Top News on Entebbe International

  • Eleven feared dead after Il-76 crashes into Lake Victoria

    Eleven feared dead after Il-76 crashes into Lake Victoria

  • Other News for Entebbe International

  • Eleven feared dead after Il-76 crashes into Lake Victoria

    Eleven feared dead after Il-76 crashes into Lake Victoria

  • News Listings for Entebbe International

  • Eleven feared dead after Il-76 crashes into Lake Victoria

    News | 09 Mar 2009 11:55

    Eleven feared dead after Il-76 crashes into Lake Victoria
  • Ugandan air operators explore joint airline idea

    News | 18 Jul 2005 23:00

    <P>Uganda’s air transport industry is jointly promoting a bid that would see the rebirth of a viable national carrier, writes <EM>Michael Wakabi in Kampala.</EM></P> <P><EM>Flight International</EM> understands from local airline sources that exploratory talks have taken place between three Ugandan airlines on the possibility of teaming up to launch a single long-haul airline that would form the nucleus of a hub at Entebbe International airport. </P> <P>Although all three carriers involved say that it is too early to discuss definitive plans, all confirm that they have broached the idea and at least one meeting has already taken place.</P> <P>Sources say that East African Airlines (EAA), general aviation operator Eagle Air and cargo operator DAS Air are informally discussing a model under which they would all participate in one long-haul carrier, into which the Ugandan government would be invited as a minority shareholder.</P> <P>One of the major international airlines, possibly Br
  • Antonov An-12 goes down in Uganda

    News | 18 Jan 2005 00:00

    <p>An Antonov An-12 cargo aircraft crashed near Uganda's Entebbe International airport on 8 January, killing all six passengers and crew. The Uganda civil aviation authority says the Democratic Republic of Congo-registered aircraft, operated by Uganda's Service Air, had been cleared to depart for Kinshasa, but the crew reported engine trouble 5min after take-off and crashed while completing a circuit back to the airport.</p>
  • Airline Safety Review: January-June 2000

    News | 24 Jul 2000 23:00

    <p>Accident data come from <I>Flight International's</I> own research and from Airclaims' <I>World Airline Accident Summary</I> <I>(WAAS)</I>*, a quarterly updated analytical record of accidents and incidents worldwide since 1945. The WAAS, a UK Civil Aviation Authority publication, benefits from Airclaims' exclusive information exchange with the CIS Interstate Aviation Committee Commission for Flight Safety. The WAAS now lists accidents by operator and location, as well as by type of occurrence and aircraft type. </p> <p>Although details of non-fatal incidents are not made officially available by the authorities in many countries, <I>Flight International</I> continues to list as many of these incidents as possible, in the interests of maximising the availability of relevant information. We accept that the non-fatal listing may be unfairly weighted against the airlines of those countries which make safety information more readily available. </p> <p>*Airclaims, Cardinal Point, Newall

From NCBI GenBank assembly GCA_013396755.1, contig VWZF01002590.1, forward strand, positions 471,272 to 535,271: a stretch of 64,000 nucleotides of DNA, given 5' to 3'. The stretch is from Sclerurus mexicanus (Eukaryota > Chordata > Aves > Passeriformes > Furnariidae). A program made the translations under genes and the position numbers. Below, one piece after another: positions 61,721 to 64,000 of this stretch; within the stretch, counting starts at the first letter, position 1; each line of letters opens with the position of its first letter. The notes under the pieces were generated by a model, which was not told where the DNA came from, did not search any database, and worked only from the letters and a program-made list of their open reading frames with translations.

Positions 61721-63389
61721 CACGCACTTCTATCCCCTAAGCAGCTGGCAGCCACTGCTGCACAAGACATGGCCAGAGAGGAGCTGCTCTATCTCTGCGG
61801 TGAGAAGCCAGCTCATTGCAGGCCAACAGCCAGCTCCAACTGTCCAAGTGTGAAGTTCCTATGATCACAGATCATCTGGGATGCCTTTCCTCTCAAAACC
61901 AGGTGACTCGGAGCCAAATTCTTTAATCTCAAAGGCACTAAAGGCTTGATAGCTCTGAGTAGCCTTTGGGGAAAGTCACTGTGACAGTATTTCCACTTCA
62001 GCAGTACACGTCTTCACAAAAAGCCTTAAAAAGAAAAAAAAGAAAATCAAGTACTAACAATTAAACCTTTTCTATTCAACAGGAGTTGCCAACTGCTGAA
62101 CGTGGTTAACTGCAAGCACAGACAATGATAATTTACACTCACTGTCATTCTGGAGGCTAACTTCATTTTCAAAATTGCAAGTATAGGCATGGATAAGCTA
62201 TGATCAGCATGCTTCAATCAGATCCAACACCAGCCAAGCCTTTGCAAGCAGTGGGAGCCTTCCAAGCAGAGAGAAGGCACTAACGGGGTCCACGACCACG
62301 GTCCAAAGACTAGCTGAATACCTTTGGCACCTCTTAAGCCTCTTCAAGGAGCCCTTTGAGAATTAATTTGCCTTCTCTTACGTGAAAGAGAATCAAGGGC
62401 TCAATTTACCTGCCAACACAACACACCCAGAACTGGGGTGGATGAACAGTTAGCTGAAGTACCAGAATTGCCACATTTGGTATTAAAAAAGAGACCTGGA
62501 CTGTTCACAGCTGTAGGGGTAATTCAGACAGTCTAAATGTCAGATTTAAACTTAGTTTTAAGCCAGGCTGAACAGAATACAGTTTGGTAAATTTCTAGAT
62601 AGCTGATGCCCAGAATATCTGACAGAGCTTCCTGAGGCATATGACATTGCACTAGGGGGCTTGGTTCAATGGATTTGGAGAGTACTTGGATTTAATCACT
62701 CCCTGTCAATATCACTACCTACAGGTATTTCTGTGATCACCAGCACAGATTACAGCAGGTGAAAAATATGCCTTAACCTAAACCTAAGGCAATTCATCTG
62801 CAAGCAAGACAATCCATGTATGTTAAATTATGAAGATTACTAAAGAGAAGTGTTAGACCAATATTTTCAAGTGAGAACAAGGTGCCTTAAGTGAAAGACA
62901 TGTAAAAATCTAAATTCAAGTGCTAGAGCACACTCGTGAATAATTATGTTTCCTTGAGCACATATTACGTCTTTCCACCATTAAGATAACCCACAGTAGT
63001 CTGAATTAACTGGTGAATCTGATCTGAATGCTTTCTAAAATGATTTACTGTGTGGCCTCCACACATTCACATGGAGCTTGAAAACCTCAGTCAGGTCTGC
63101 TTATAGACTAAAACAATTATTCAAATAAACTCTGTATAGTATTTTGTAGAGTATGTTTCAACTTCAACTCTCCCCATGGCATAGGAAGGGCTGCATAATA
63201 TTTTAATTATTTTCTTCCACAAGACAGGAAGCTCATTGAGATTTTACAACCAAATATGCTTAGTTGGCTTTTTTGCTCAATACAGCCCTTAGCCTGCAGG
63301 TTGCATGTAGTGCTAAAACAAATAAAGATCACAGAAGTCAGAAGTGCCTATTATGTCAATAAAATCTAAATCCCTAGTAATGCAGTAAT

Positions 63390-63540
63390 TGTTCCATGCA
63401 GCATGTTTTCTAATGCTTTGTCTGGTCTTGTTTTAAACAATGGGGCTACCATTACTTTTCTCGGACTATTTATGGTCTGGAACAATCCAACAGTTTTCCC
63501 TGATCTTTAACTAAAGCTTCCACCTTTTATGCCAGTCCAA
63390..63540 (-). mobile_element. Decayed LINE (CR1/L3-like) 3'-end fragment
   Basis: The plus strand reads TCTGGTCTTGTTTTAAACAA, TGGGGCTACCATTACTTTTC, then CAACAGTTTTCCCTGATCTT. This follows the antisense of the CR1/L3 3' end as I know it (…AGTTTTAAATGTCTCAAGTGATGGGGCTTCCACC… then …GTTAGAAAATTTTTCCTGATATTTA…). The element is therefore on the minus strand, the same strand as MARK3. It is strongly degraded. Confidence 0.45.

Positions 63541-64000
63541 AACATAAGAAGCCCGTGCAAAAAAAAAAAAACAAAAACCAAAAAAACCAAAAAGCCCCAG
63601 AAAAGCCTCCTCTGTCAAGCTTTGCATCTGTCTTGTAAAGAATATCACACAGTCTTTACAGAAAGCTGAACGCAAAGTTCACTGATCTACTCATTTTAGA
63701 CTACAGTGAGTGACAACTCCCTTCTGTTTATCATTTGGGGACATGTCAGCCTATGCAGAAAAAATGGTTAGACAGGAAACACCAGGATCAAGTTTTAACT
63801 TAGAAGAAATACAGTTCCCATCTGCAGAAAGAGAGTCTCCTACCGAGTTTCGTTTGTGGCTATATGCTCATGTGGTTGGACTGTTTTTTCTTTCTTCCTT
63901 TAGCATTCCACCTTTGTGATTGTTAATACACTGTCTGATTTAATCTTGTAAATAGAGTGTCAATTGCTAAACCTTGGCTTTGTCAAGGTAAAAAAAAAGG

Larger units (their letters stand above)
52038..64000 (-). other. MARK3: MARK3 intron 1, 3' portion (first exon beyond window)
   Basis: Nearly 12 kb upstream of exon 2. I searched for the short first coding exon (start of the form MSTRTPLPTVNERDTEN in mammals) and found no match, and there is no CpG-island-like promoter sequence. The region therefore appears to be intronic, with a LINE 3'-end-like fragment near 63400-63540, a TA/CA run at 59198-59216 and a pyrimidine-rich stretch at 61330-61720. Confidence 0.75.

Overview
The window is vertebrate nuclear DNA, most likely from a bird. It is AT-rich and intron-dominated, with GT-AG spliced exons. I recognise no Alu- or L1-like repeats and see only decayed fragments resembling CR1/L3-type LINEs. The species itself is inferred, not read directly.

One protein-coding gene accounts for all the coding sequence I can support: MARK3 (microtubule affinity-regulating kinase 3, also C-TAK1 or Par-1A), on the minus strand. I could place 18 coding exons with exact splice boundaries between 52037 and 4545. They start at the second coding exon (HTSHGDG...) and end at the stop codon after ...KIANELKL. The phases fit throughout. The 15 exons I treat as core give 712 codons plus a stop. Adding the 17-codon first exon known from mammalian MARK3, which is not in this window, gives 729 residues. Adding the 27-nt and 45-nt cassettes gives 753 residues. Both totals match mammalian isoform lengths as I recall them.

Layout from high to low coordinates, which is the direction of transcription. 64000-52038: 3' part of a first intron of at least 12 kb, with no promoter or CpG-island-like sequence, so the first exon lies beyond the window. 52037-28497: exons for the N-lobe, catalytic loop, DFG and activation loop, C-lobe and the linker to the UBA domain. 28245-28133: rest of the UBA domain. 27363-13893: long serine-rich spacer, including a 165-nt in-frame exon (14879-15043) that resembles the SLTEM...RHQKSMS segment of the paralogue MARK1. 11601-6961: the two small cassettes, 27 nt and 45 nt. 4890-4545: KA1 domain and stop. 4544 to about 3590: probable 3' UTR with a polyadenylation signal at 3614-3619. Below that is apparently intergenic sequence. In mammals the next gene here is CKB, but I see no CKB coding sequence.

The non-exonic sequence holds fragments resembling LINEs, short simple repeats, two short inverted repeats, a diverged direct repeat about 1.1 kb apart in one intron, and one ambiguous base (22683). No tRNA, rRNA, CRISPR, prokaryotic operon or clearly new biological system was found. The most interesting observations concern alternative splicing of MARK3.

• DC-10 landing ends in Lake Victoria

    News | 08 May 2000 23:00

    <p>Michael Wakabi/KAMPALA</p> <p>A McDonnell Douglas DC-10 freighter operated by DAS Air Cargo was destroyed in a landing overrun at Entebbe International Airport, Uganda, on 30 April, at the end of a flight from London Gatwick. The DC-10 crashed through the perimeter fence and came to rest in shallow waters in Lake Victoria. </p> <p>The aircraft (N800WR), one of three DC-10-30Fs operated by London-headquartered DAS Air, was carrying 50t of cargo. The accident happened at 05:45 local time, and reportedly followed a normal approach and touchdown. </p> <p>However, the aircraft was landing just below its maximum landing weight, and the runway was wet. Full spoilers were deployed and reverse thrust operated, but the crew reported that the braking action faded as the aircraft came towards the end of the roll. </p> <p>The crew steered the aircraft clear of the approach lights during the overrun, and it continued down an incline into the water. The aircraft's nose was severed and the forw
  • Catching African bugs

    News | 24 Nov 1999 00:00

    Age is beautiful for many African airports, which have avoided the biggest problems in becoming Y2K compliant <p>Michael Wakabi/KAMPALA</p> <p>Africa is never short of contradictions. In the run-up to the year 2000, the very things that made some African airports the laughing stock of yesteryear are the reason that there has been little to do beyond routine audits of year 2000 (Y2K) compliance. Compared to the anxiety that may be the lot of their counterparts in the northern hemisphere, aviation managers in Africa are laughing all the way to the millennium eve. </p> <p>But to ensure that African skies will be safe for passengers and airlines, the International Civil Aviation Organisation's (ICAO) regional office for Africa has scheduled a meeting for all stakeholders. Taking place in Nairobi on 29-30 November, the meeting will examine levels of preparedness by the different African countries and consider what can be done to help members that will be found lagging behind. </p> <p>